Tortoise Berry

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Nylandtia spinosa is a small spiny shrub up to 1 meter usually found in coastal areas, from sand dunes to rocky mountain slopes. The rigid, spine-tipped branchlets bear small oblong leaves and produce a profusion of small pink flowers in winter. The flowers develop into orange – red edible fruits, about 1cm diameter, which are eaten by birds and tortoises, and snacked by children.

The region of South Africa receiving winter rainfall (‘the Cape’) is an area with exceptional plant biodiversity and a high degree of endemism. It contains many edible species which were historically foraged rather than cultivated. However, from 1650 onward, settlers introduced fruit and vegetable culitvars, which over time have come to form the basis of modern agriculture and cuisine throughout the country. The culture of foraging for and use of Cape wild foods has now almost completely been displaced, resulting in significant loss of knowledge.

There is however a growing group of chefs, food innovators, foragers, gardeners, community farmers and local knowledge holders who are re-kindling an interest in the culinary use of Cape wild food plants. Though current access to ingredients is mostly limited to foraging – plants growing in the wild or in urban environments – there is interest in developing a culture of cultivation.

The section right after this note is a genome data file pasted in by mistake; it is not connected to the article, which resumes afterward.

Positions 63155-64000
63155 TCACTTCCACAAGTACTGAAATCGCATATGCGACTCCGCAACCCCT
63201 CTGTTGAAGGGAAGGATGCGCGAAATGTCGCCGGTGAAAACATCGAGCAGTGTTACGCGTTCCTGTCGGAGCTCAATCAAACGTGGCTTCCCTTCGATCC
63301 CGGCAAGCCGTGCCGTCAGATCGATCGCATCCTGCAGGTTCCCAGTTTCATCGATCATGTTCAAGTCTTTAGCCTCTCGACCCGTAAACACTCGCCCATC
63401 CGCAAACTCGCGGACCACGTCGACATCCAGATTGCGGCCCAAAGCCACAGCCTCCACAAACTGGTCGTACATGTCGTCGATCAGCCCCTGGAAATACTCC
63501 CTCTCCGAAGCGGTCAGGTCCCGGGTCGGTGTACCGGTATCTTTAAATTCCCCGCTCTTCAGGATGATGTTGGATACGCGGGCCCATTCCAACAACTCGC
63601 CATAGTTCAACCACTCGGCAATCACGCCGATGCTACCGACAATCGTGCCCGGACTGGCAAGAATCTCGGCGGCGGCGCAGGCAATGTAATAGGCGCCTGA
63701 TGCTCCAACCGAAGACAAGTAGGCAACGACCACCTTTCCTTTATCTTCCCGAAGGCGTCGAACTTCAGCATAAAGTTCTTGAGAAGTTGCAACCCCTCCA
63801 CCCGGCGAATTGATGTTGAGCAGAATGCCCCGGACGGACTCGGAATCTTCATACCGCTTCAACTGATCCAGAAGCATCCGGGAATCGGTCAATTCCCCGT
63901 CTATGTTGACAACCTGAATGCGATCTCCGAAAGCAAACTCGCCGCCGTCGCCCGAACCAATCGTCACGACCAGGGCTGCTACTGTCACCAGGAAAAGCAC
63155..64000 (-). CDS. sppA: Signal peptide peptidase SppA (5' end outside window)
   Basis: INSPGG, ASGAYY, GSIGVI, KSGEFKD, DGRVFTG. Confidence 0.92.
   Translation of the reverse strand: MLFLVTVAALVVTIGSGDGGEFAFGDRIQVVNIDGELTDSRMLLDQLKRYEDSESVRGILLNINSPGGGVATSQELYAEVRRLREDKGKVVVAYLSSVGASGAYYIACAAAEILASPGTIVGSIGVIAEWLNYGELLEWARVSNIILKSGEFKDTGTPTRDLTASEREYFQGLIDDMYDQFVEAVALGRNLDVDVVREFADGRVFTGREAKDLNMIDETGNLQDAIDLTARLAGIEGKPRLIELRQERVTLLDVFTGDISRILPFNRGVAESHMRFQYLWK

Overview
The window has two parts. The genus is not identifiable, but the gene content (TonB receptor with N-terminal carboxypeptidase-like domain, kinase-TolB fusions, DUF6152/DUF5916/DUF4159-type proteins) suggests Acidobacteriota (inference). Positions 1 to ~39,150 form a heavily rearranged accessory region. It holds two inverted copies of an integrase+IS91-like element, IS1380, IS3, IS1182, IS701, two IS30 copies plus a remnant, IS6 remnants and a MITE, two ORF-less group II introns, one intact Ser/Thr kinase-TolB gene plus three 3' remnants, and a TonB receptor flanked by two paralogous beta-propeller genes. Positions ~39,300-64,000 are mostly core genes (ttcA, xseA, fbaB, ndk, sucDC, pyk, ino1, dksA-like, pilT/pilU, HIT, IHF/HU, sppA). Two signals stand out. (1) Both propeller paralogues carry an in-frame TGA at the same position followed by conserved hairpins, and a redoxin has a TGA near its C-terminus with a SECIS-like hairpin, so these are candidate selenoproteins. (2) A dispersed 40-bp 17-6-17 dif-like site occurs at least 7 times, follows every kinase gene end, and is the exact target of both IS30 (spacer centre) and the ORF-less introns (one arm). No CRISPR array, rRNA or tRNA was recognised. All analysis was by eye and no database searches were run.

Historically the Khoi-khoi ate the juicy fruits of the Tortoiseberry which have fresh, slightly astringent sweet taste. The plant – known as ‘cargoe’ by the locals – was illustrated in Simon van der Stel’s expedition to Namaqualand in 1685, and the fruit was reported to be thirst quenching. The fruit is still a popular snack. (B van Wyk and N.Gerricke, People’s Plants, Briza Publications, 2000). The ripe fruit has been used to infuse vinegar. Both the fruit and the blossoms can be infused in alcohol to make a bitters for flavouring vermouth.
Chewing on small amounts of fermented leaves can help with sleeplessness.Tea or infusions brewed from stems and leaves are used to assist with abdominal pain and tuberculosis, as well as a general tonic or bitter digestive. It is a remedy for treating colds, flu and bronchitis when brewed with Lebeckia multiflora . The Tswana people use the root in a preparation for the treatment of malaria. The fruits are rich in Vitamin C and are quite thirst-quenching.

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Other info


Fruit, nuts and fruit preserves

Indigenous community:Khoi
Nominated by:Marijke Honig